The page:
Ghana latest nation to ink civil nuclear MOU with U.S.

July 21, 2021, 9:30AMNuclear News

The United States and the Republic of Ghana have signed a nuclear cooperation memorandum of understanding. The NCMOU is a diplomatic instrument that, according to the U.S. State Department, strengthens and expands “strategic ties between the United States and a partner country by providing a framework for cooperation on civil nuclear issues and for engagement between experts from government, industry, national laboratories, and academic institutions.”

UAMPS downsizes NuScale SMR plans

July 21, 2021, 7:06AMNuclear News
A still image from a three-part video tour of NuScale’s facilities. (Photos: NuScale Power)

When Utah Associated Municipal Power Systems (UAMPS) in 2015 announced its plan to develop the Carbon Free Power Project (CFPP) using NuScale Power’s modular light water reactor design, it envisioned the construction of a dozen 50-MWe modules for a plant that could produce a total of 600 MWe. The CFPP’s target output later rose to 720 MWe, when UAMPS opted to scale up to 60-MWe modules. In late June, the plans changed once again, as UAMPS participants chose to build 77-MWe modules but downsize the plant from 12 units to six, which would yield 462 MWe—about 64 percent of the 720 MWe that could have been generated from 12 of the 60-MWe modules.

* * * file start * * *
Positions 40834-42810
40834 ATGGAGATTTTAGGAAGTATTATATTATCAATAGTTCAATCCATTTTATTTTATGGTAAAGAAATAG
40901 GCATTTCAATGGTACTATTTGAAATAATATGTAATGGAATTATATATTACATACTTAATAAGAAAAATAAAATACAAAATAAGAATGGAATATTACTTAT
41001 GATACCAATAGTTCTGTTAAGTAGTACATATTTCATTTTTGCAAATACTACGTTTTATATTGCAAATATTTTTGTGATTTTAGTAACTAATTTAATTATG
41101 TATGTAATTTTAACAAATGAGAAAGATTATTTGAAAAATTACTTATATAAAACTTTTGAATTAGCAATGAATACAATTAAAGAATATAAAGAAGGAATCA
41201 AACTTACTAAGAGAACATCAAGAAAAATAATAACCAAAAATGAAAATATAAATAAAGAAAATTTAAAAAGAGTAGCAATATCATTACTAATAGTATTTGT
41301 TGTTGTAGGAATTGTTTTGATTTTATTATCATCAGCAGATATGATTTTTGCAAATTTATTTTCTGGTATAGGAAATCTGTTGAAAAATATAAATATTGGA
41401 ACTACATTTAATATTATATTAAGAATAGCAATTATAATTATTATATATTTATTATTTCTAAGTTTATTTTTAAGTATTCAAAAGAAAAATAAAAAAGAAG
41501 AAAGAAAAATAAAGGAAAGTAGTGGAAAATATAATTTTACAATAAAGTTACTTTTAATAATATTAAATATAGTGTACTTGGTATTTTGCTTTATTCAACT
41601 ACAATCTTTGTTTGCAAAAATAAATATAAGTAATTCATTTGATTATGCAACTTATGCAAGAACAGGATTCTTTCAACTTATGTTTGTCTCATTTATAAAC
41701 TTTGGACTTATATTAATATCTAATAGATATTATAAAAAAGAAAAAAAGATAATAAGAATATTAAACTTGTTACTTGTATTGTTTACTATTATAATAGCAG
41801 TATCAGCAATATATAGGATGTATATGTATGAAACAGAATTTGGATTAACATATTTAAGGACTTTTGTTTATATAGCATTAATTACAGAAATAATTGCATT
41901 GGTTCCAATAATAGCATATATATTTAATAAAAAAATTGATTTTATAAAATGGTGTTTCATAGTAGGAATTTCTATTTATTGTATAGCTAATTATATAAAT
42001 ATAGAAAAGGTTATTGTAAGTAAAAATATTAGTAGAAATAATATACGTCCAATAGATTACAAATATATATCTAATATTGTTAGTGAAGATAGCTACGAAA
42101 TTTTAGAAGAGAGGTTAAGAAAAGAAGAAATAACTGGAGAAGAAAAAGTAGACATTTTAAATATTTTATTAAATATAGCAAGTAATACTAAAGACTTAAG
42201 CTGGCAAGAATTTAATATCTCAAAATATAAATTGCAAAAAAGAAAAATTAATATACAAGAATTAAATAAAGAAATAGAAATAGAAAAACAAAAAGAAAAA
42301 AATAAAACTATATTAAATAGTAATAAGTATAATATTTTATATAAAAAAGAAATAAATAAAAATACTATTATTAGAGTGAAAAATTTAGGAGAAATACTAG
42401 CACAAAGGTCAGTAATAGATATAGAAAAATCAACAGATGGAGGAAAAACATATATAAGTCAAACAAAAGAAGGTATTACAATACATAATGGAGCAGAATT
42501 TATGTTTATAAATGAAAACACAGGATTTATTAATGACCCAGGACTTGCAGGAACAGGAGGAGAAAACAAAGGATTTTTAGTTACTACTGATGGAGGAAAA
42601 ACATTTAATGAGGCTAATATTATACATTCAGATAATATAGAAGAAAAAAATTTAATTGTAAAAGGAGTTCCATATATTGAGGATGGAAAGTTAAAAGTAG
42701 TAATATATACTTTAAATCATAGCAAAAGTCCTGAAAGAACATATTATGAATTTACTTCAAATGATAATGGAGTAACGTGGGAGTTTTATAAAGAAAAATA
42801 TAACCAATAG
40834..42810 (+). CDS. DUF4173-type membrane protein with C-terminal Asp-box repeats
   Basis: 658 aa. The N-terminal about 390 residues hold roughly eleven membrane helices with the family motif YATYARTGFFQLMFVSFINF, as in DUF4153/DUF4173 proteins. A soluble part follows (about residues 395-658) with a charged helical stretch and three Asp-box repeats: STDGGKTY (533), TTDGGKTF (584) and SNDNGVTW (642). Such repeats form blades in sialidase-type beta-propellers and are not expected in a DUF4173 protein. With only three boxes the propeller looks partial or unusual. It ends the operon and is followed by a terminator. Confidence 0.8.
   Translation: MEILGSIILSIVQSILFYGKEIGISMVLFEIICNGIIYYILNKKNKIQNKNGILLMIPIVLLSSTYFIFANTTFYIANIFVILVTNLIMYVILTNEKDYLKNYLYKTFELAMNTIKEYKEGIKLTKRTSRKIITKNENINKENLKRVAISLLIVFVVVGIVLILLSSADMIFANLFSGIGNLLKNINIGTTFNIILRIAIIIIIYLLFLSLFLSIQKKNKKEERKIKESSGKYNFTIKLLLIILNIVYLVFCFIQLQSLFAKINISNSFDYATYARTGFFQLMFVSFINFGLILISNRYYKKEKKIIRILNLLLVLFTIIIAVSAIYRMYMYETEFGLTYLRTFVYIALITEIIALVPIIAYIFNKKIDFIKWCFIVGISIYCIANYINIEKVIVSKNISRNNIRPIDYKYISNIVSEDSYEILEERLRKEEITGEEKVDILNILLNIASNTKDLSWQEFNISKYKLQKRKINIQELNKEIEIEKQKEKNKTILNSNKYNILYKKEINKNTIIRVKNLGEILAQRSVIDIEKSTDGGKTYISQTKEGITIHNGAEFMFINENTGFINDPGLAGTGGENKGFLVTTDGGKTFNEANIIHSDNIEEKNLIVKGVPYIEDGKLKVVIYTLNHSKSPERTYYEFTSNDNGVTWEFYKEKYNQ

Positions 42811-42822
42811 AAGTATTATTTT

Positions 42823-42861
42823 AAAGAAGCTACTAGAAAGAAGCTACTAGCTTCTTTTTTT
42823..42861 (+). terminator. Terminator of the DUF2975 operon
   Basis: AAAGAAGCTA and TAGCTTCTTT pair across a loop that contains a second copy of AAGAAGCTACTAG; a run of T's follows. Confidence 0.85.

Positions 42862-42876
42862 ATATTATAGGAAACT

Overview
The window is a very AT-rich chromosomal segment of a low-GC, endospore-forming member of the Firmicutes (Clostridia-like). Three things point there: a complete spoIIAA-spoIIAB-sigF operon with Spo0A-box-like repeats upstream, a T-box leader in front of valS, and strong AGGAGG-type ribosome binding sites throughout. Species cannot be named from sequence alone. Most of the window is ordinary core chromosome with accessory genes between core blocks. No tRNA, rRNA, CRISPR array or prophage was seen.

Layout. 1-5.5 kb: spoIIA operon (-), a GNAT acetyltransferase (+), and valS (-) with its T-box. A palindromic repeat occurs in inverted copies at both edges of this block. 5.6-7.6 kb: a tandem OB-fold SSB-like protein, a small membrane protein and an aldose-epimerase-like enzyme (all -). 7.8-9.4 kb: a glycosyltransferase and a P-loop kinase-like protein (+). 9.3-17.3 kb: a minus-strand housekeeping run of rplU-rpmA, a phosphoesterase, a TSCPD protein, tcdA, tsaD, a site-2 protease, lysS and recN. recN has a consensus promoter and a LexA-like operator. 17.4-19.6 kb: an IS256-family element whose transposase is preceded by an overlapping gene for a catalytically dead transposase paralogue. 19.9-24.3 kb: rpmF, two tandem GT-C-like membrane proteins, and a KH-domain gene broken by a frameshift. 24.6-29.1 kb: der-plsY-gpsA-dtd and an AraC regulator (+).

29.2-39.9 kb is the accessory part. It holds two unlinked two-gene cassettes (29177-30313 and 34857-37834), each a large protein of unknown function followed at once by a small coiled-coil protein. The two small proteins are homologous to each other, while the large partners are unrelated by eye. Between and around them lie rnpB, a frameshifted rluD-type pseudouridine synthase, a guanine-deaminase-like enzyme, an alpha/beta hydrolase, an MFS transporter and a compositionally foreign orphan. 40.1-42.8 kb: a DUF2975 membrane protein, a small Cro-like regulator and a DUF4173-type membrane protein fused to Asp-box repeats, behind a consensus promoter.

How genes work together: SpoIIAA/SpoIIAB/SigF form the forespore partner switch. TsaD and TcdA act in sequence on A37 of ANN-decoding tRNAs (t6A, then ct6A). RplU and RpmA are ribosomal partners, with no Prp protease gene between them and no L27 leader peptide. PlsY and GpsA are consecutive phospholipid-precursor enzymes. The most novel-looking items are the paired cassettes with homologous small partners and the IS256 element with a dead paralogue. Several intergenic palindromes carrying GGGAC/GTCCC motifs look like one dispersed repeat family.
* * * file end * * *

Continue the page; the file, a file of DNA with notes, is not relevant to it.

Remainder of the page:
Exelon touts reliability of nuclear as time runs short to save Byron, Dresden

July 20, 2021, 3:49PMNuclear News
The Dresden nuclear power plant (Photo: Nuclear Regulatory Commission)

As Illinois lawmakers continue to debate energy legislation that would allow the state’s Byron and Dresden nuclear plants to continue operation beyond this year, Exelon would like to remind everyone—including those legislators, no doubt—of what is at stake.

Mapping the scattered family tree of fission neutrons

July 20, 2021, 9:30AMNuclear News